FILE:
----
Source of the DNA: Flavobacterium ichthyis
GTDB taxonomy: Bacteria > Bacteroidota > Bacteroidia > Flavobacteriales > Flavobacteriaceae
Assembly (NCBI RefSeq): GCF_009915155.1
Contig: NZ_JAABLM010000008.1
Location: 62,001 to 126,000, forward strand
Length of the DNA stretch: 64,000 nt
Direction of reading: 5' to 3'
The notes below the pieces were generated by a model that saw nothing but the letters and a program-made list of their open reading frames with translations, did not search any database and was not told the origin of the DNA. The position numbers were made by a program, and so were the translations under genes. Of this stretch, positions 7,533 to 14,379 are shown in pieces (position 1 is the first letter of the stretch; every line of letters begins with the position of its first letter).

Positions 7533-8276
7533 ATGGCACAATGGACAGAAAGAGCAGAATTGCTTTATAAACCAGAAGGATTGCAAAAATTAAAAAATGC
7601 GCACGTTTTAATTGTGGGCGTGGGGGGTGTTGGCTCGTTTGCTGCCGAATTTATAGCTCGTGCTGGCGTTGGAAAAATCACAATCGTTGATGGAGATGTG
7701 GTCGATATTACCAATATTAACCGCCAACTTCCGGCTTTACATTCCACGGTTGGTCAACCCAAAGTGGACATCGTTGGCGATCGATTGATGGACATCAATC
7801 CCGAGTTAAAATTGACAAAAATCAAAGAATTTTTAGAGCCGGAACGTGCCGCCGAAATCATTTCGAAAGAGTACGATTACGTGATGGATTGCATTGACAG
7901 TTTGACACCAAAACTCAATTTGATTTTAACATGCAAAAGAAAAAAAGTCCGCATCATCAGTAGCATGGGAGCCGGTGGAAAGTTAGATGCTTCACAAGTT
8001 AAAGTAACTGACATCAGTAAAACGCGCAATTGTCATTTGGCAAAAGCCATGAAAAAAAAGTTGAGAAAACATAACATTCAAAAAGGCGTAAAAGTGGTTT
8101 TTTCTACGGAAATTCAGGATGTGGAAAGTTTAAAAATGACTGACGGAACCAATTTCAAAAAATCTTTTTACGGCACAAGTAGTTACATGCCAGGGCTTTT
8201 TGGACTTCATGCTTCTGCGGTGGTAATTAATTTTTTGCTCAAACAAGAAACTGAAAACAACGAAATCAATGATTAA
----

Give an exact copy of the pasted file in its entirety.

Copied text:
Source of the DNA: Flavobacterium ichthyis
GTDB taxonomy: Bacteria > Bacteroidota > Bacteroidia > Flavobacteriales > Flavobacteriaceae
Assembly (NCBI RefSeq): GCF_009915155.1
Contig: NZ_JAABLM010000008.1
Location: 62,001 to 126,000, forward strand
Length of the DNA stretch: 64,000 nt
Direction of reading: 5' to 3'
The notes below the pieces were generated by a model that saw nothing but the letters and a program-made list of their open reading frames with translations, did not search any database and was not told the origin of the DNA. The position numbers were made by a program, and so were the translations under genes. Of this stretch, positions 7,533 to 14,379 are shown in pieces (position 1 is the first letter of the stretch; every line of letters begins with the position of its first letter).

Positions 7533-8276
7533 ATGGCACAATGGACAGAAAGAGCAGAATTGCTTTATAAACCAGAAGGATTGCAAAAATTAAAAAATGC
7601 GCACGTTTTAATTGTGGGCGTGGGGGGTGTTGGCTCGTTTGCTGCCGAATTTATAGCTCGTGCTGGCGTTGGAAAAATCACAATCGTTGATGGAGATGTG
7701 GTCGATATTACCAATATTAACCGCCAACTTCCGGCTTTACATTCCACGGTTGGTCAACCCAAAGTGGACATCGTTGGCGATCGATTGATGGACATCAATC
7801 CCGAGTTAAAATTGACAAAAATCAAAGAATTTTTAGAGCCGGAACGTGCCGCCGAAATCATTTCGAAAGAGTACGATTACGTGATGGATTGCATTGACAG
7901 TTTGACACCAAAACTCAATTTGATTTTAACATGCAAAAGAAAAAAAGTCCGCATCATCAGTAGCATGGGAGCCGGTGGAAAGTTAGATGCTTCACAAGTT
8001 AAAGTAACTGACATCAGTAAAACGCGCAATTGTCATTTGGCAAAAGCCATGAAAAAAAAGTTGAGAAAACATAACATTCAAAAAGGCGTAAAAGTGGTTT
8101 TTTCTACGGAAATTCAGGATGTGGAAAGTTTAAAAATGACTGACGGAACCAATTTCAAAAAATCTTTTTACGGCACAAGTAGTTACATGCCAGGGCTTTT
8201 TGGACTTCATGCTTCTGCGGTGGTAATTAATTTTTTGCTCAAACAAGAAACTGAAAACAACGAAATCAATGATTAA